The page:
The Battles are an experimental rock group formed in 2002 by drummer John Stanier (formerly of Helmet), bassist/guitarist/miscellaneous effects man David Konopka (formerly of Lynx) and guitarist/keyboardist Ian Williams (formerly of Don Cabellero), along with vocalist and guitarist Tyondai Braxton, who left after their first album.
Noted for being very technically skilled, relying heavily on electronic effects and looping and, contrary to a lot of indie/experimental bands, for not shying away from using songs featuring a lot of vocals...even if the vocals are so strange and altered that they can sound like a smurf singing. Comparisons were frequently drawn between their debut album Mirrored and the Chipmunks in this regard.
Their song "Atlas", from their debut album, has popped up everywhere, being used in many, many commercials (but, ironically, usually without the singing), perhaps most famously in LittleBigPlanet; their song "Ice Cream", from their second album, is following a similar path, including the vocals part!
Originally a quartet, and then a trio for most of the 2010s, the band is now the duo of Stanier and Williams after Konopka left in 2018.
- EP C (EP, 2004)
- B EP (EP, 2004); these two EPs were later rereleased as a unit
- Mirrored (LP, 2007)
- Gloss Drop (LP, 2011)
- Dross Glop (an collection of remixes of the songs on Gloss Drop by various electronic artists, originally released as 4 EPs in 2012)
- La Di Da Di (LP, 2015)
- Juice B Crypts (LP, 2019)
- Book-Ends: Mirrored begins with "Race: In" and ends with "Race: Out", which briefly quotes "Race: In".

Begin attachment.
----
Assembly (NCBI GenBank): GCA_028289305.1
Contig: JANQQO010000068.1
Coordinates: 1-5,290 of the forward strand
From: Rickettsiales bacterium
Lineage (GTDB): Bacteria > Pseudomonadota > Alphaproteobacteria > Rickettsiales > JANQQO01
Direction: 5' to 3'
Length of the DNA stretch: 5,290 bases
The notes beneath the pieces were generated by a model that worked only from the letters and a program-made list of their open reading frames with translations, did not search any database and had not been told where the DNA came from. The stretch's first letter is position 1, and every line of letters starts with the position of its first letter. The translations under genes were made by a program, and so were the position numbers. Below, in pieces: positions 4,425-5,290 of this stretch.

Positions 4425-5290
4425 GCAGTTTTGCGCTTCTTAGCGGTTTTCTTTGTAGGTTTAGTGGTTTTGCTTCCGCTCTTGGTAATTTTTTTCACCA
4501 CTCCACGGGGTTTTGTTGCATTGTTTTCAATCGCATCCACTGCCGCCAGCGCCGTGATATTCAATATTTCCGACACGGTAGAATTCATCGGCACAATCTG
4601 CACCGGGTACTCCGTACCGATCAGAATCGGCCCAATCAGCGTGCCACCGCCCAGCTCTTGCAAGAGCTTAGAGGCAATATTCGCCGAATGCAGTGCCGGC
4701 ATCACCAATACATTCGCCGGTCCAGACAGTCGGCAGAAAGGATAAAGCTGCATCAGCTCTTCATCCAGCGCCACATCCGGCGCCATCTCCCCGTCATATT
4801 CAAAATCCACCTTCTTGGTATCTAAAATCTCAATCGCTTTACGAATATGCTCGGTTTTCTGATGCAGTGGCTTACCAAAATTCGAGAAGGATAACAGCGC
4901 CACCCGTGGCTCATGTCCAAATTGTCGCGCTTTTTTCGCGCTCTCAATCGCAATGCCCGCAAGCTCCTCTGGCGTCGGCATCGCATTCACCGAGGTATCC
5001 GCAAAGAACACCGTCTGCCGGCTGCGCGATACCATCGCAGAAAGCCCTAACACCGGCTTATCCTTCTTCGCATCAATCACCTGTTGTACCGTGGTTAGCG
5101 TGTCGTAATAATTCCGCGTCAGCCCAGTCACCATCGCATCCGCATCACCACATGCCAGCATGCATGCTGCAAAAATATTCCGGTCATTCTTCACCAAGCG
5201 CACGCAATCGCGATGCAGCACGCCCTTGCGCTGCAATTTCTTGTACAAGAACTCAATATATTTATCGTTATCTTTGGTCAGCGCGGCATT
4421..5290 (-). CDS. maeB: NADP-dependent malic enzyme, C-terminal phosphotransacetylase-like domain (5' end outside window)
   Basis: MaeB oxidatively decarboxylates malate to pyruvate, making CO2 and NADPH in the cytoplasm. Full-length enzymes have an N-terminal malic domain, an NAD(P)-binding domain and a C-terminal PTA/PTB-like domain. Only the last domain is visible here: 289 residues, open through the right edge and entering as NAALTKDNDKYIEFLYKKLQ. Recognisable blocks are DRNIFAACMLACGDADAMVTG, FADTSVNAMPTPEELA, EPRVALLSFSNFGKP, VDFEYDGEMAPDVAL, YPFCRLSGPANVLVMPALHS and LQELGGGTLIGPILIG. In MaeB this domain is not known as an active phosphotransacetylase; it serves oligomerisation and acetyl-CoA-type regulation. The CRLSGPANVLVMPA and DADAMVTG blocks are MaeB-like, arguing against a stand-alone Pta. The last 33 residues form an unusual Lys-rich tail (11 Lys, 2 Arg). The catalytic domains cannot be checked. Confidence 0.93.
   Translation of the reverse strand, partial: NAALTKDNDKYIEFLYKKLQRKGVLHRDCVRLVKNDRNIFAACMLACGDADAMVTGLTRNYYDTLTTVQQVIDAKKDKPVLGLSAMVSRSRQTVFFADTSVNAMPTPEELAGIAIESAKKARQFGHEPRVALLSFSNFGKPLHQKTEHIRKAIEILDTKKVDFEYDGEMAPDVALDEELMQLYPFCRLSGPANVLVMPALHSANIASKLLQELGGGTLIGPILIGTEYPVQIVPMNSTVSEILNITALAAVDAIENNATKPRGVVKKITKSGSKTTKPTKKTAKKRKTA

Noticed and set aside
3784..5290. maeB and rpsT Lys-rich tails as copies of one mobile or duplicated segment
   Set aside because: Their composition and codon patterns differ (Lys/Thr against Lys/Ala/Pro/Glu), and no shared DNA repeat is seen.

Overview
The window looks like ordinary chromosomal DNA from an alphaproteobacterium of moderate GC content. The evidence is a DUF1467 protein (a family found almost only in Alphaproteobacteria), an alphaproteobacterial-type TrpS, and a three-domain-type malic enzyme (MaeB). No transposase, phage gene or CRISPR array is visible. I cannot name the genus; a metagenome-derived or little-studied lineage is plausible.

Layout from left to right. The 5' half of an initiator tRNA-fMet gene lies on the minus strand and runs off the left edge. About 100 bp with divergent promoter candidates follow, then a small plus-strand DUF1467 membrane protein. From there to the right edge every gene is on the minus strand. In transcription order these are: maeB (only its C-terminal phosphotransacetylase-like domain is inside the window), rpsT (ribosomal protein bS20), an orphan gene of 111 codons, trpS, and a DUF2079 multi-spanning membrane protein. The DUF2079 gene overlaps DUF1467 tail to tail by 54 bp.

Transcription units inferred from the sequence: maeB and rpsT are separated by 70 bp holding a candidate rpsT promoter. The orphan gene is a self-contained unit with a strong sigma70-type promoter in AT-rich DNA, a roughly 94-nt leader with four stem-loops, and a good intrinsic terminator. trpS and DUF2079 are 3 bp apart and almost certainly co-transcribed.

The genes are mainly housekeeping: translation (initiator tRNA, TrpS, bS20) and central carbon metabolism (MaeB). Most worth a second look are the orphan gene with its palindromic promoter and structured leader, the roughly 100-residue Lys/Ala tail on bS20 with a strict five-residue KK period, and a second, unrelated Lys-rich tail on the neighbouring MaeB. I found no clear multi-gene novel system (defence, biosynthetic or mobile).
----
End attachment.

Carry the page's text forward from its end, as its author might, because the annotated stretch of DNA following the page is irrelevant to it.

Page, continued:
- Common Time: Used more often than you might expect from a band usually classified as "math rock", although they do squeeze a lot of unusual rhythms into their 4/4 songs.
- Indecipherable Lyrics: One of their trademarks is electronic manipulation of vocals, so that when they have lyrics at all, it's sometimes difficult to make them out.
- Instrumentals: Here and there for most of the band's career, then taken up to 11 with La Di Da Di, their first set without any vocals on it at all.
- Looped Lyrics: Again, a natural consequence of their minimalist approach and their electronically manipulated vocals.
- Motor Mouth: It's difficult to make out the lyrics of "Ddiamondd" because of the high-energy music and Tyondai Braxton's accelerated vocals.
- Performance Video: The music video for "Atlas" simply shows the band performing the song, albeit in the weird reflective cube depicted on the cover of their debut album, Mirrored◊
- Rock Trio: After the departure of vocalist Tyondai Braxton after their first album, they have sort of fit into this mold, although their heavy use of electronics and effects means that their guitarist and bassist don't limit themselves to guitar and bass. They also recruited several guest vocalists for their second album, rather than singing themselves.
- Scatting: The band doesn't put much focus on lyrics, using vocals as just another instrument, so wordless vocals of various types come up a lot. Quite notable is the guest appearance of Yamantaka Eye of Boredoms chanting nonsense throughout "Sundome".
- Self-Deprecation: John, their drummer, has said he doesn't consider himself as very talented.
- Textless Album Cover: The cover to Gloss Drop contains nothing but an unidentifiable lump of pink ooze◊. (It's actually a sculpture by Dave Konopka.)
- The cover of their third album, La Di Da Di has a similar cover by Konopka, of a bizarre, surreal breakfast arrangement◊.
- Three Chords and the Truth: While their music is very complex, the influence of minimalism and electronica on their music allow them to do quite a lot with even fewer chords. "Ice Cream" is built on a simple repetition of two chords, and "Atlas" almost entirely consists of one (although a second one comes in briefly midway through.)